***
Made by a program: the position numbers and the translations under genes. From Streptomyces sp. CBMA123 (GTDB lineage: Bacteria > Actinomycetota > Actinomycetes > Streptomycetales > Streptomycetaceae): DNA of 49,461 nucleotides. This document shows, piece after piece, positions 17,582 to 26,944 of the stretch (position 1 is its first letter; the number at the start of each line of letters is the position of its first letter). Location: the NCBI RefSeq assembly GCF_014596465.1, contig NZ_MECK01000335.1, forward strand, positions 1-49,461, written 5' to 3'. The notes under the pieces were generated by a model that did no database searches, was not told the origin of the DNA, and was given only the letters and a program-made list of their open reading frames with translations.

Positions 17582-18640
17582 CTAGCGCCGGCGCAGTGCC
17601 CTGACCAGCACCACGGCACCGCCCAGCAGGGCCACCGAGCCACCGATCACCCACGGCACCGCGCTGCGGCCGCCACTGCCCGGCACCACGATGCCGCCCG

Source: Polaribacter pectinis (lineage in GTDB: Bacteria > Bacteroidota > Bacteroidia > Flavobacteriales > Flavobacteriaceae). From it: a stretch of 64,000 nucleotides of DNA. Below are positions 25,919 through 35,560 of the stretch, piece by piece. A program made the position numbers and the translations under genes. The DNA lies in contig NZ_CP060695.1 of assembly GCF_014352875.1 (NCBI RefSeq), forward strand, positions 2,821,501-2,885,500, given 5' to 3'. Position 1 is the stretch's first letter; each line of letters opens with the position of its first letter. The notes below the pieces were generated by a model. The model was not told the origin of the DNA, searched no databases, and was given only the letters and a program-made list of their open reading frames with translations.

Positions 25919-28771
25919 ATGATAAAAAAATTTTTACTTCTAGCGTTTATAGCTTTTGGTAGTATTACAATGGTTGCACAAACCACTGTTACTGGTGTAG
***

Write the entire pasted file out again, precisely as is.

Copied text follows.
Made by a program: the position numbers and the translations under genes. From Streptomyces sp. CBMA123 (GTDB lineage: Bacteria > Actinomycetota > Actinomycetes > Streptomycetales > Streptomycetaceae): DNA of 49,461 nucleotides. This document shows, piece after piece, positions 17,582 to 26,944 of the stretch (position 1 is its first letter; the number at the start of each line of letters is the position of its first letter). Location: the NCBI RefSeq assembly GCF_014596465.1, contig NZ_MECK01000335.1, forward strand, positions 1-49,461, written 5' to 3'. The notes under the pieces were generated by a model that did no database searches, was not told the origin of the DNA, and was given only the letters and a program-made list of their open reading frames with translations.

Positions 17582-18640
17582 CTAGCGCCGGCGCAGTGCC
17601 CTGACCAGCACCACGGCACCGCCCAGCAGGGCCACCGAGCCACCGATCACCCACGGCACCGCGCTGCGGCCGCCACTGCCCGGCACCACGATGCCGCCCG

Source: Polaribacter pectinis (lineage in GTDB: Bacteria > Bacteroidota > Bacteroidia > Flavobacteriales > Flavobacteriaceae). From it: a stretch of 64,000 nucleotides of DNA. Below are positions 25,919 through 35,560 of the stretch, piece by piece. A program made the position numbers and the translations under genes. The DNA lies in contig NZ_CP060695.1 of assembly GCF_014352875.1 (NCBI RefSeq), forward strand, positions 2,821,501-2,885,500, given 5' to 3'. Position 1 is the stretch's first letter; each line of letters opens with the position of its first letter. The notes below the pieces were generated by a model. The model was not told the origin of the DNA, searched no databases, and was given only the letters and a program-made list of their open reading frames with translations.

Positions 25919-28771
25919 ATGATAAAAAAATTTTTACTTCTAGCGTTTATAGCTTTTGGTAGTATTACAATGGTTGCACAAACCACTGTTACTGGTGTAG